Oncology & Cancer

A promising new treatment for recurrent pediatric brain cancer

Two pediatric brain cancers that are challenging to treat if they recur, medulloblastoma and ependymoma, are the target of a clinical trial using a new type of therapy. A multi-institutional, international team led by researchers ...

Medical research

Schistosomiasis research: New hope for a neglected disease

It's a disease that's hard to pronounce and even harder to eradicate, but schistosomiasis is worth the effort. Caused by parasitic worms carried by freshwater snails, schistosomiasis leads to about 280,000 deaths each year, ...

Oncology & Cancer

Tracking tumor cells and unraveling hidden information

tumor cells circulating in the blood of cancer patients are important markers for early diagnosis, treatment success and patient prognosis. But since so few circulate, identifying them is a challenge. Thanks to artificial ...

Medical research

Targeting cancers' surroundings to prevent or limit metastasis

Cancer depends on blood. Just like the rest of the body, tumors need blood vessels to supply them with nutrients and oxygen to grow. But cancer uses these vessels in another way as well—to spread to other parts of the body.

Psychology & Psychiatry

Imbalance between serotonin and dopamine in social anxiety disorder

The balance between the neurotransmitters serotonin and dopamine may affect whether a person develops social anxiety disorder. Previous research has mainly focused on either the serotonin or the dopamine system individually. ...

Oncology & Cancer

New drug limits cancer spreading

A research team that recently invented a drug to stop blood vessels from forming a treatment resistant barrier around some cancers has now discovered the drug can be used to prevent the cancer from spreading.

Ophthalmology

New cell models for ocular drug discovery

Researchers at the University of Eastern Finland have developed two new cell models that can open up new avenues for ocular drug discovery. The new cell models are continuously growing retinal pigment epithelial cells, which ...

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Blood

Blood is a specialized bodily fluid that delivers necessary substances to the body's cells — such as nutrients and oxygen — and transports waste products away from those same cells.

In vertebrates, it is composed of blood cells suspended in a liquid called blood plasma. Plasma, which comprises 55% of blood fluid, is mostly water (90% by volume), and contains dissolved proteins, glucose, mineral ions, hormones, carbon dioxide (plasma being the main medium for excretory product transportation), platelets and blood cells themselves. The blood cells present in blood are mainly red blood cells (also called RBCs or erythrocytes) and white blood cells, including leukocytes and platelets. The most abundant cells in vertebrate blood are red blood cells. These contain hemoglobin, an iron-containing protein, which facilitates transportation of oxygen by reversibly binding to this respiratory gas and greatly increasing its solubility in blood. In contrast, carbon dioxide is almost entirely transported extracellularly dissolved in plasma as bicarbonate ion.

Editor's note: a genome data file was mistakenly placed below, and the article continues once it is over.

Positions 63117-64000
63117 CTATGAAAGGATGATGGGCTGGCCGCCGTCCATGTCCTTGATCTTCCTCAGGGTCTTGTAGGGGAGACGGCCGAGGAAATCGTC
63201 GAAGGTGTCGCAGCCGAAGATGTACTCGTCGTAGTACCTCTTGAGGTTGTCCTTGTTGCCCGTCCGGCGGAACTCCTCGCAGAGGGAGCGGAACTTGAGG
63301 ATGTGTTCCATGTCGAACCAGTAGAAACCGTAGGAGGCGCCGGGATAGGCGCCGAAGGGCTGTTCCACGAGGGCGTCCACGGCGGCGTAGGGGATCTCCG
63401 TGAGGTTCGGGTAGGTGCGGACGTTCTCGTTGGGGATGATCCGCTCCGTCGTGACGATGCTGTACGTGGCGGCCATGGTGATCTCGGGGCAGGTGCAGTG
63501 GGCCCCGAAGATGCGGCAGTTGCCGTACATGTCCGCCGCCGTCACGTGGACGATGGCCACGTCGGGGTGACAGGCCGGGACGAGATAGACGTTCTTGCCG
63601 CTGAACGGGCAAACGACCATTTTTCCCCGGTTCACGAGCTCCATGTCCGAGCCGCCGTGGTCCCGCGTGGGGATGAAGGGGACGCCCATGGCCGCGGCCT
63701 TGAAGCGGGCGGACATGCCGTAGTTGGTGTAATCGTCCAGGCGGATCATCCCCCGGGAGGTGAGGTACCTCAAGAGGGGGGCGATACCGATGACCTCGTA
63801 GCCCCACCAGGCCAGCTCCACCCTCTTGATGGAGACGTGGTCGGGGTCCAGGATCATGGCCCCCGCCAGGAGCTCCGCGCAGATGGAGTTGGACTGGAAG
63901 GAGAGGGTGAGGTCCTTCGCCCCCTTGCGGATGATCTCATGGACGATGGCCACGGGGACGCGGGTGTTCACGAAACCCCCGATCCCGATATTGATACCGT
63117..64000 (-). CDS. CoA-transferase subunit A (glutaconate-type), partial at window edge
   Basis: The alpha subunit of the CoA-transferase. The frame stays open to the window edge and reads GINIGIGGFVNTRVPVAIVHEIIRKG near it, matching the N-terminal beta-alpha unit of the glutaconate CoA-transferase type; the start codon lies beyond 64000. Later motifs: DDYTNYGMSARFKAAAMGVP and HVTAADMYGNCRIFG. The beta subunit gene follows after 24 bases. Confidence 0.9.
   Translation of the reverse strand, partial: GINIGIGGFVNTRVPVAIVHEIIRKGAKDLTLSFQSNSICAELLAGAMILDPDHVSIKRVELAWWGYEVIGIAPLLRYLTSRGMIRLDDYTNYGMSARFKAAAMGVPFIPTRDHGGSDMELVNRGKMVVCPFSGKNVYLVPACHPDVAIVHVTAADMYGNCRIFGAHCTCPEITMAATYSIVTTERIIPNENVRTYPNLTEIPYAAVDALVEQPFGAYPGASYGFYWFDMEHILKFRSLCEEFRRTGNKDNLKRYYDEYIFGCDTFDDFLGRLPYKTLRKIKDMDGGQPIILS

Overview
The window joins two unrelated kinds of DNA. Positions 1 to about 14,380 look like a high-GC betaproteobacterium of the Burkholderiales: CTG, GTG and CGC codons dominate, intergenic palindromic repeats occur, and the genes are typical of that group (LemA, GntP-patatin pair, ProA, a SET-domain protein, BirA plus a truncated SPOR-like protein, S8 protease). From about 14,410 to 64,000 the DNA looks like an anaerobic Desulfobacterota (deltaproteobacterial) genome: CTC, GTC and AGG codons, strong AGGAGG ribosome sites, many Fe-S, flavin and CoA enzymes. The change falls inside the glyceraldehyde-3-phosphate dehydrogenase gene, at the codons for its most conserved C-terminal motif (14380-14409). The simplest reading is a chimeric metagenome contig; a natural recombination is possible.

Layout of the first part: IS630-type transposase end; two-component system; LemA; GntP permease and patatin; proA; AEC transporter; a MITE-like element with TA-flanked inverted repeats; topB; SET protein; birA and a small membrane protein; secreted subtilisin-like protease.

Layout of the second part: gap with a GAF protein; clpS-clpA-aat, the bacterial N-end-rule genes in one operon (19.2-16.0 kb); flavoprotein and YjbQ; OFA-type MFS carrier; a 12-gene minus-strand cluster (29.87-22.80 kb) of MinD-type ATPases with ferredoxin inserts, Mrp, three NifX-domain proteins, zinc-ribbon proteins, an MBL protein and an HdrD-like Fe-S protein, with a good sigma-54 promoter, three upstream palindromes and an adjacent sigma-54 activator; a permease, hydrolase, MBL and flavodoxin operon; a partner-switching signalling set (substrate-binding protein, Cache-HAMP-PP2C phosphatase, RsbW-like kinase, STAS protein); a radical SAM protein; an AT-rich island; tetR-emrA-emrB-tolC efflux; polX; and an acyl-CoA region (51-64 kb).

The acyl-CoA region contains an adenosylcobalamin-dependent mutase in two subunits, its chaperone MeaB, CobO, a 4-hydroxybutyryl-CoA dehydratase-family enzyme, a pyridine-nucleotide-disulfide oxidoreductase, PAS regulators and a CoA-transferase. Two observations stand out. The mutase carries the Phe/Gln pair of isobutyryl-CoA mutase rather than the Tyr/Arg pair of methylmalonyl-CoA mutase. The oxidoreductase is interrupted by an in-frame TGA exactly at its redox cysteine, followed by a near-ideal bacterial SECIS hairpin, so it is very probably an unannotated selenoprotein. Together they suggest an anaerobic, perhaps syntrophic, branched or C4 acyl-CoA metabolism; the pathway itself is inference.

Vertebrate blood is bright-red when its hemoglobin is oxygenated. Some animals, such as crustaceans and mollusks, use hemocyanin to carry oxygen, instead of hemoglobin. Insects and some molluscs use a fluid called hemolymph instead of blood, the difference being that hemolymph is not contained in a closed circulatory system. In most insects, this "blood" does not contain oxygen-carrying molecules such as hemoglobin because their bodies are small enough for their tracheal system to suffice for supplying oxygen.

Jawed vertebrates have an adaptive immune system, based largely on white blood cells. White blood cells help to resist infections and parasites. Platelets are important in the clotting of blood. Arthropods, using hemolymph, have hemocytes as part of their immune system.

Blood is circulated around the body through blood vessels by the pumping action of the heart. In animals having lungs, arterial blood carries oxygen from inhaled air to the tissues of the body, and venous blood carries carbon dioxide, a waste product of metabolism produced by cells, from the tissues to the lungs to be exhaled.

Medical terms related to blood often begin with hemo- or hemato- (also spelled haemo- and haemato-) from the Ancient Greek word αἶμα (haima) for "blood". In terms of anatomy and histology, blood is considered a specialized form of connective tissue, given its origin in the bones and the presence of potential molecular fibers in the form of fibrinogen.

This text uses material from Wikipedia, licensed under CC BY-SA